Roast lamb and tequila

Roast lamb
Originally uploaded by framboise.

P cooked what will probably be our last lamb roast for a wee whiley. It was simply delish. Something about Scottish lamb just cannae be beat (although I’m sure the Kiwis will beg to differ). It may have something to do with the sheer difficulty of getting enough to eat in a typical Scottish spring/summer. But the flesh is tender and the flavour rich (but not smelly, Mom… you really need to try it). In fact, it’s so good on its own, you don’t need to marinate it or do anything else to it. Maybe a sprinkle of salt, pepper and your favourite spice (I like cumin and coriander, but P was trying to use up our stash of “Good with everything salt”, which has rosemary and lavender). Set the oven to 220°C, roast the shoulder of lamb (nae bone) for 20 min, turn the temperature down to 200°C and continue to roast for 15 min for every 500g. Rest for 10 min before carving, or all the juices will piss out and leave you with dry meat. Easy peasy. (OK, after reading this, P has confessed to leaving the lamb in for an extra 10 min because we had guests, who may not have liked it too pink…)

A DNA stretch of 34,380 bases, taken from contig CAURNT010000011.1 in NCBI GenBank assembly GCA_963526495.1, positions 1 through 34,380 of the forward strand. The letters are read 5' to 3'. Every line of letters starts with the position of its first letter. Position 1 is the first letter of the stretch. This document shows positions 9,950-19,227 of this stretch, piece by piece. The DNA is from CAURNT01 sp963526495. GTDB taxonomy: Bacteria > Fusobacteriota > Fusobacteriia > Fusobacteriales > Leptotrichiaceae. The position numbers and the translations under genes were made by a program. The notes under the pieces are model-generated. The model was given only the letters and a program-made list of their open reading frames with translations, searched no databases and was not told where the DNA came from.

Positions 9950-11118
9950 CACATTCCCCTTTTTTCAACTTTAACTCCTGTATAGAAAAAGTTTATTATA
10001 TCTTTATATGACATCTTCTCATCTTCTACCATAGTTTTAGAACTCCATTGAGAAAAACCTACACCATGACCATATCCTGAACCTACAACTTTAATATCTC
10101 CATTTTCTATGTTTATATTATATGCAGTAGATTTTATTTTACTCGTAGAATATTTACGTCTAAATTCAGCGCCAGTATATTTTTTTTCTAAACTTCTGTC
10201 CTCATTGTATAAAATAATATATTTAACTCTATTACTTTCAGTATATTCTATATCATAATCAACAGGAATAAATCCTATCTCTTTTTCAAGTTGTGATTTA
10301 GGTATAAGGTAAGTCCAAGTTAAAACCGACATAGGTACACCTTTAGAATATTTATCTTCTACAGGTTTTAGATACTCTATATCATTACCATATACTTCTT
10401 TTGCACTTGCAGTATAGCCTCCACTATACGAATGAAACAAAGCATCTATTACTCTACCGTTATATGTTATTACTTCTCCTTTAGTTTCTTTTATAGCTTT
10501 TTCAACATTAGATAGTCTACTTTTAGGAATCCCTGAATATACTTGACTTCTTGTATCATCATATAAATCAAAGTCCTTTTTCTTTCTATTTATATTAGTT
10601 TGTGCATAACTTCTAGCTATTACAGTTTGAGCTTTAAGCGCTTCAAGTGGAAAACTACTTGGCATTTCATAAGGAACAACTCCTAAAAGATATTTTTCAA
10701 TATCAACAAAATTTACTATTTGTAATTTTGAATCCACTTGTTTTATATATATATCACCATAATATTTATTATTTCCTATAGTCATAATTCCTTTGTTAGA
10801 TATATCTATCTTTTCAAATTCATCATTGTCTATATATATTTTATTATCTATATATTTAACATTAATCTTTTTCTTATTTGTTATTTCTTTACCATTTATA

Because of time constraints, there wasn’t our usual mashed potato with nutmeg. But the cous-cous (also so easy to prepare) worked in a very Moroccan way. The veggies, while plain-looking, were pretty tasty: steamed, then sat in the oven for a bit with cracked coriander seeds. (You can tell I like my coriander, can’t you…)

For dessert? I bought a bottle of Sauza Tequila Gold back… So K and M brought margarita mix. I’d never tried it with calvados before. But I can assure you it works. I was also relliably informed that a small shot of Cointreau or Grand Marnier or even Amaretto works well too. And my little tip for the evening: stick the bottle of margarita mix in the freezer while you’re eating your tea… It chills it enough so you don’t need to add ice (of which there was none since the main ice-maker, me, was away). Bliss.


2 thoughts on “Roast lamb and tequila

  1. when i was in the philippines this last time around, i noticed there was a lot more lamb on the menu, and it was absolutely fantastic. we get nz and american lamb here, and nz beats the american stuff hands down, but the philippine product is on par with the nz stuff. maybe one of the many factors involved in good lamb is that it should be raised in smaller quantities, on an island…?

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